Jonas Kaufmann is in many ways the model modern tenor.
One of the biggest opera stars in the world, he has dashing looks a la George Clooney. He’s a more than capable actor who has been a touching Tristan this summer in an emotionally austere Bavarian State Opera production, broadcast from Munich. He is comfortable with the great roles of Verdi and intimate Schubert songs. It can spread the schmaltz of the Viennese operetta as thick as you want. He surely has a top of the charts Christmas album in the hopper.
In person, he can be a charmer. In a rare recital at the Broad Stage in Santa Monica on Thursday night, Kaufmann revealed an incredibly robust, focused, and particularly effective heroic voice when reduced to a whisper that seems to say, “Yes, I really care.” Attention extends to the text, to each of its words. If the opening of his innermost feelings can be close to the shtick, at least he has them.
All in all, this is a complete tenor package, as we haven’t seen since fall of Plácido Domingo. (In case you’re wondering, Russia hasn’t rolled up the welcome mat and Domingo is in Moscow hosting their Operalia contest.)
The German tenor is also, however, the model of an old-fashioned European classical singer. He and his accomplished accompanist, Helmut Deutsch, keep the white tie and tails of yesteryear, and Kaufmann wins with gusto. His program – sung without an intermission as part of the theater’s COVID-19 protections – was split between Liszt’s songs in the first half and a mix of what he described as his favorite songs, which ranged from obscure to hackneyed. , all European, all sung in German and nothing even close to our time.
Kaufmann put his heart into everything. That’s when he didn’t dispense a deadly breathtaking poison.
“My songs are poisoned,” was the first line he sang, in Liszt’s song of that title. “How could they not be?” Blood is too polite. He shouted it with a sharp tortured chalk on the blackboard that hurt his ears.
It is also the first song from her new recording of Liszt’s Neglected Songs. When it came out a few weeks ago, I started listening through headphones at moderate volume, and immediately took them off. Compared to Joy Crookes’ seductive “Poison” on her new album, “Skin,” Kaufmann seemed to have converted to heavy metal, or, at age 52, had a dejected voice.
In fact, her voice has caused some concern lately. Kaufmann canceled performances in Munich last month due to a tracheal infection. Still, he was able to embark on a recital tour of the United States that included Carnegie Hall in New York, the Kennedy Center in Washington, DC, and Berkeley. The infection may or may not have something to do with the harshness he displayed at full volume on Thursday.
I immediately backed down again when Kaufmann produced his “poison” live – but not for long this time, the song having become theater. Kaufmann made it clear that he meant what he said. In Heine’s text that Liszt wrote, the poet’s heart is assailed by “many snakes / and you, my beloved”. Kaufmann wasn’t kidding.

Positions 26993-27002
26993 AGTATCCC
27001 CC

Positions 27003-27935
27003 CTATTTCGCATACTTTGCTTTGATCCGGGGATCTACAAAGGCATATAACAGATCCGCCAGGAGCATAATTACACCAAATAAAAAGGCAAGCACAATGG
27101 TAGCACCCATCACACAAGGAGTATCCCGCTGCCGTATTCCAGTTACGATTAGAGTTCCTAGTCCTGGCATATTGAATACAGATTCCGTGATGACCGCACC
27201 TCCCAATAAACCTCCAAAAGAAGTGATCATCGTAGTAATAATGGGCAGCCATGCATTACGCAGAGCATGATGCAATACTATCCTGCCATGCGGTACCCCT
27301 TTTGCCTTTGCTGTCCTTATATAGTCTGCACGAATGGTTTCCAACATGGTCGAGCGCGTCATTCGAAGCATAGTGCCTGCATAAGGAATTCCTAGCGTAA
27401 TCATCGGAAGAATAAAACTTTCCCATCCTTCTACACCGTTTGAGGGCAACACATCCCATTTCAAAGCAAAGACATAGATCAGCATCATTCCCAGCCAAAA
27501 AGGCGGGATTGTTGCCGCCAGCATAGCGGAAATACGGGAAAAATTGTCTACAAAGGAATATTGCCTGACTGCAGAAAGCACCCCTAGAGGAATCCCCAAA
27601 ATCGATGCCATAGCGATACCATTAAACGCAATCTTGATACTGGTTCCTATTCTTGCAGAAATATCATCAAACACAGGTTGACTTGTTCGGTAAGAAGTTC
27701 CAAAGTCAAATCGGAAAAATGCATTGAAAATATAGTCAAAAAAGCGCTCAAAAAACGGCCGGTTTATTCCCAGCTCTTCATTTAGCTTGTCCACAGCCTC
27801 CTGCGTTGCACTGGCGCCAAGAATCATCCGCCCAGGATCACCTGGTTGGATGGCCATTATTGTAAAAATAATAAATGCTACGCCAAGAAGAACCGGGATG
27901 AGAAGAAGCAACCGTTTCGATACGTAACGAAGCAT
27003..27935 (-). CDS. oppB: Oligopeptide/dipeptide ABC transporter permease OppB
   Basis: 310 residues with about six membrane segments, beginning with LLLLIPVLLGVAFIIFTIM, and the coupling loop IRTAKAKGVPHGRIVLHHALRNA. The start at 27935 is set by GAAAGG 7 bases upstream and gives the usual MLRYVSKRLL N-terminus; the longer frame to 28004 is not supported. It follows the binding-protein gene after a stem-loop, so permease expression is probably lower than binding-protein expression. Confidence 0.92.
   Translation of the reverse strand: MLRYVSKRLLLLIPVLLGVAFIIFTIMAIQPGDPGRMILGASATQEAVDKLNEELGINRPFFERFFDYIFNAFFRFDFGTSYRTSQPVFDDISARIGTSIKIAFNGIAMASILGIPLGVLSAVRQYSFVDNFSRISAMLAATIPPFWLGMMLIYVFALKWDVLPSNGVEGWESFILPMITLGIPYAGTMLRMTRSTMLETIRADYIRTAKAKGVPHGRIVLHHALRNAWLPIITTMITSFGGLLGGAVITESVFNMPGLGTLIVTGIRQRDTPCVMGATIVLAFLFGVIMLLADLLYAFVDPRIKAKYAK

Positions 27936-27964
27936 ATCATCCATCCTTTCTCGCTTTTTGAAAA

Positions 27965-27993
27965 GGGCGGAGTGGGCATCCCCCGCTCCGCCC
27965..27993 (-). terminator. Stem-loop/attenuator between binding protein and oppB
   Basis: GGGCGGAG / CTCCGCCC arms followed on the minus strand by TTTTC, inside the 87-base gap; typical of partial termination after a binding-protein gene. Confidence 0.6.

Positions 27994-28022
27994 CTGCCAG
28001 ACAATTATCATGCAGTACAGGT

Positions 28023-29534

Liszt’s songs, which Kaufmann in his remarks to the audience attributed to Deutsch for bringing to his attention, are finds. He sang nine of the 20 on the recording. They include wonderfully atmospheric invocations of the Rhine and the great Cologne Cathedral, ringing bells, a Lorelei attracting a sailor to the bottom of the sea, and numerous tales of lost love.
Kaufmann approached everything as a playwright (someone should use it to make an audiobook), a song always at the service of history. He was an oracular minute, another having a personal moment with inner thoughts. He exaggerated, but these are old songs whose feelings can be useful. Even though he was reaching out to those of us who were sitting next to him, he was aiming for the balcony most of the time, as if he was still in Carnegie Hall or the Kennedy Center and not in a theater. a quarter of its size.
When I looked up at the balcony, I understood why. The well-heeled Kaufmann opera lovers around me were predisposed to worship their star, up close in a rare appearance. The floor was packed with students. Few of them could have felt how amazing a great, unamplified voice can be. It was from the rafters that the loudest and most enthusiastic cheers came. And these for an old-fashioned Lied recital on the eve of Liszt’s 210th birthday.
The second half of the program was shamelessly old school. Sentimental chestnuts – Dvorak’s ‘Songs My Mother Taught Me’ and a Brahms Lullaby – were dotted among Schubert’s ‘Der Musensohn’ (Son of the Muses), Schumann’s heartbreaking ‘Widmung’ (Dedication) and and so on.
The formal program ended with the end of the world and Mahler’s most moving song – and in my opinion any songwriter’s – “Ich Bin der Welt Abhanden Gekommen” (I am lost in the world). Kaufmann was not lost to the world, but in large part. He allowed Deutsch to set the tone of another world and sang with welcome restraint and feeling.
He wasn’t ready to say goodbye though, not with six reminders yet to deliver. There were no more Liszts, Richard Strauss’ “Nichts” and sweet Viennese operetta that droned us home, the poison two hours earlier appearing to have been just a placebo.
Since then, I have listened to the entire Liszt recording by Kaufmann. It is full of wonders. As for the upcoming Christmas album, if it looks like his Christmas album from last year, it gets worse.
This story originally appeared in Los Angeles Times.